We can see the results of guilt and guilt trips everywhere around the world. Guilt, and the co-dependent relationships it can create, affects everyone, everywhere – individuals, families, and even entire communities.
Some hundreds of years ago, Europeans overtook North America (specifically Canada), subjugated the indigenous peoples, and then tried to extinguish them and their culture. We now have the government and the indigenous peoples involved in a complex guilt-based co-dependent arrangement: one side paying seemingly permanent restitution for albeit heinous crimes against the other, and the other living in a victim mentality that keeps the restitution coming. Neither side is prepared to stop, for whatever their reasons might be. One possibility is that a new relationship would need to be built, and, as Marshall Goldsmith says : “After living with their dysfunctional behavior for so many years (a sunk cost if ever there was one), people become invested in defending their dysfunctions rather than changing them.” — Marshall Goldsmith | Mojo
The situation here in Canada is worsening as leaders continually fail to provide for their community’s physical/spiritual needs. Their people fail to thrive and recently there has been a drastic increase in the number of youth committing suicide. Those in charge just keep on seeking more money and more services from the federal government.
The lesson is that rescuing others from meeting their challenges solves nothing; in fact, it perpetuates ongoing issues. We can give information, assistance and leadership so that people become enabled and empowered, but we cannot “fix”.
This sort of arrangement can also be seen in families in which a parent continually steps in to divert the normal consequences for a child’s actions. There are many examples of this in the news; one such being the case of Ethan Couch’s vehicular manslaughter, while drunk, of four people. His lawyer, hired by his affluent mother, used a defense of “affluenza” and the child received a sentence of 10 years’ probation – for killing four people.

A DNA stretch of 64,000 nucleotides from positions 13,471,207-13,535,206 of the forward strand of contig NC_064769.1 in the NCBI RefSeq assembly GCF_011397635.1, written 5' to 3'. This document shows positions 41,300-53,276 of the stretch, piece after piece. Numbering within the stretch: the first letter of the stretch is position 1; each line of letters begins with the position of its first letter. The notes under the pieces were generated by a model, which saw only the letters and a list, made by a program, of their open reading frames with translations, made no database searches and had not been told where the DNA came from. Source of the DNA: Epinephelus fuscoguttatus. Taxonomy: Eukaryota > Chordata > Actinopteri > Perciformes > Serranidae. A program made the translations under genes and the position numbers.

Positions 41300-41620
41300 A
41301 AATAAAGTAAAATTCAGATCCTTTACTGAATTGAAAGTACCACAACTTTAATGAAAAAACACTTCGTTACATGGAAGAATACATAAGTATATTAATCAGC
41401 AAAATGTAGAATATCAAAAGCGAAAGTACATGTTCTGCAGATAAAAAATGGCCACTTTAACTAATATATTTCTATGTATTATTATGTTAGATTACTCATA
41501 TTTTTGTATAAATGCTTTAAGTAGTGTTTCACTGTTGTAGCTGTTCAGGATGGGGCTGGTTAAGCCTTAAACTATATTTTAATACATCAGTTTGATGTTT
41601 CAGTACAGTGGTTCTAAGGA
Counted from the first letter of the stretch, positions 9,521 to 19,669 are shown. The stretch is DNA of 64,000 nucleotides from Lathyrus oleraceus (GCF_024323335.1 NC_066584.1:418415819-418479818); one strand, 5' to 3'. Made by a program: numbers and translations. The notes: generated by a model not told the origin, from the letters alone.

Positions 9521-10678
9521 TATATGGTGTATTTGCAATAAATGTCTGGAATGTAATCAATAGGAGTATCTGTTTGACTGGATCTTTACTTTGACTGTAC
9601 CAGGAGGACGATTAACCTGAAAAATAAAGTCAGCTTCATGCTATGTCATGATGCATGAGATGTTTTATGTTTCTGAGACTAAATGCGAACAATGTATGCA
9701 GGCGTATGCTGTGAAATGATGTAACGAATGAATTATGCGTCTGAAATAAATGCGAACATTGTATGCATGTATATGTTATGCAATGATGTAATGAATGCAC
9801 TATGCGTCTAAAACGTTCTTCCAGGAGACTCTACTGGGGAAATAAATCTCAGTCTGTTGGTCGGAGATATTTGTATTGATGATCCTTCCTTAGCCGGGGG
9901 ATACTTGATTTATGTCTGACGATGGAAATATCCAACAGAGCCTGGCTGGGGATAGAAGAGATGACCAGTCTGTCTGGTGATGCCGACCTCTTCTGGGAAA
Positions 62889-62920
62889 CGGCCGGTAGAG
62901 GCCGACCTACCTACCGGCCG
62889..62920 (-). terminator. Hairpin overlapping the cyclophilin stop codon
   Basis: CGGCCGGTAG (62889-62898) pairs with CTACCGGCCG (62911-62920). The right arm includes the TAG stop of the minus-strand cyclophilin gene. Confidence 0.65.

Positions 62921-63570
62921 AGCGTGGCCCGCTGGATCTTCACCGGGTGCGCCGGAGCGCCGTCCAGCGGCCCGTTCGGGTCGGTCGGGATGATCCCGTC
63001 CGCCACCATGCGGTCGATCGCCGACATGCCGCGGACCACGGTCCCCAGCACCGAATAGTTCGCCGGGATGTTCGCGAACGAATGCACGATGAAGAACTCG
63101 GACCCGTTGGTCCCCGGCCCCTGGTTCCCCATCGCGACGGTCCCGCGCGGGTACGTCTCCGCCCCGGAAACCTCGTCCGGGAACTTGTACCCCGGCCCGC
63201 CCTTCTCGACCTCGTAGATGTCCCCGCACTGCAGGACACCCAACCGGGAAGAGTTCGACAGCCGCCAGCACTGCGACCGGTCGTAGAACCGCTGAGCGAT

In my family, a guilt-based unit formed the instant my adoptive parents learned they would be receiving me as their second child. They had adopted my sister first, and four years later, they adopted baby me. Forty years later, my mother told me that she had “always regretted not telling my sister” (my four-and-a-half-year-old sister) “that they were getting me”. Because of their choice, my sister was not given the opportunity to prepare for my arrival; nor was she welcomed into helping to care for me, and in fact her offers to help were apparently spurned – quite possibly because my parents feared that she would harm me. And sadly, they were right – she did. There ensued years of bullying and temper tantrums directed at me. Her temper tantrums always paid off too, because my parents would just give her whatever she wanted.
They treated her like a victim, because she was one. My sister treated me like an interloper, an uninvited, unwelcome guest. If she harmed me, my parents would ridicule my hurt and say, “Oh, stop it.” “She doesn’t hate you, she loves you.” “She was only kidding around.” Or “It was a love tap.” Unfortunately though, it felt like I was the one being punished. Not only were my feelings ignored and even ridiculed; I also didn’t receive the so-called benefits that my sister received for her immature behaviour. Additionally, I failed to learn how to stand up for myself, how to protect myself from unwanted advances, or that hitting does not equal loving.
The end result of such co-dependent relationships is that everyone is harmed. Those living with guilt and shame for their own poor choices (or for those of their predecessors), those who fail to learn to be responsible for their actions and those whom they victimize, and all those who must stand by and observe this dangerous dance, are damaged.
What can we do about it?
In order to change this incredibly destructive pattern, we can take a few simple steps toward absolving guilt:
- Don’t add insult to injury by pretending that no one was harmed
- If we’ve caused harm, let us own up to it. Acknowledge that our victim suffered an offense and accept that we are responsible for it
- Let us make meaningful restitution with restorative justice
- Let us ask forgiveness from the injured party
- And, finally, let us forgive ourselves. Visit my website to learn about forgiveness: http://www.ourspiritualnutrition.com/is06.html#Forgiveness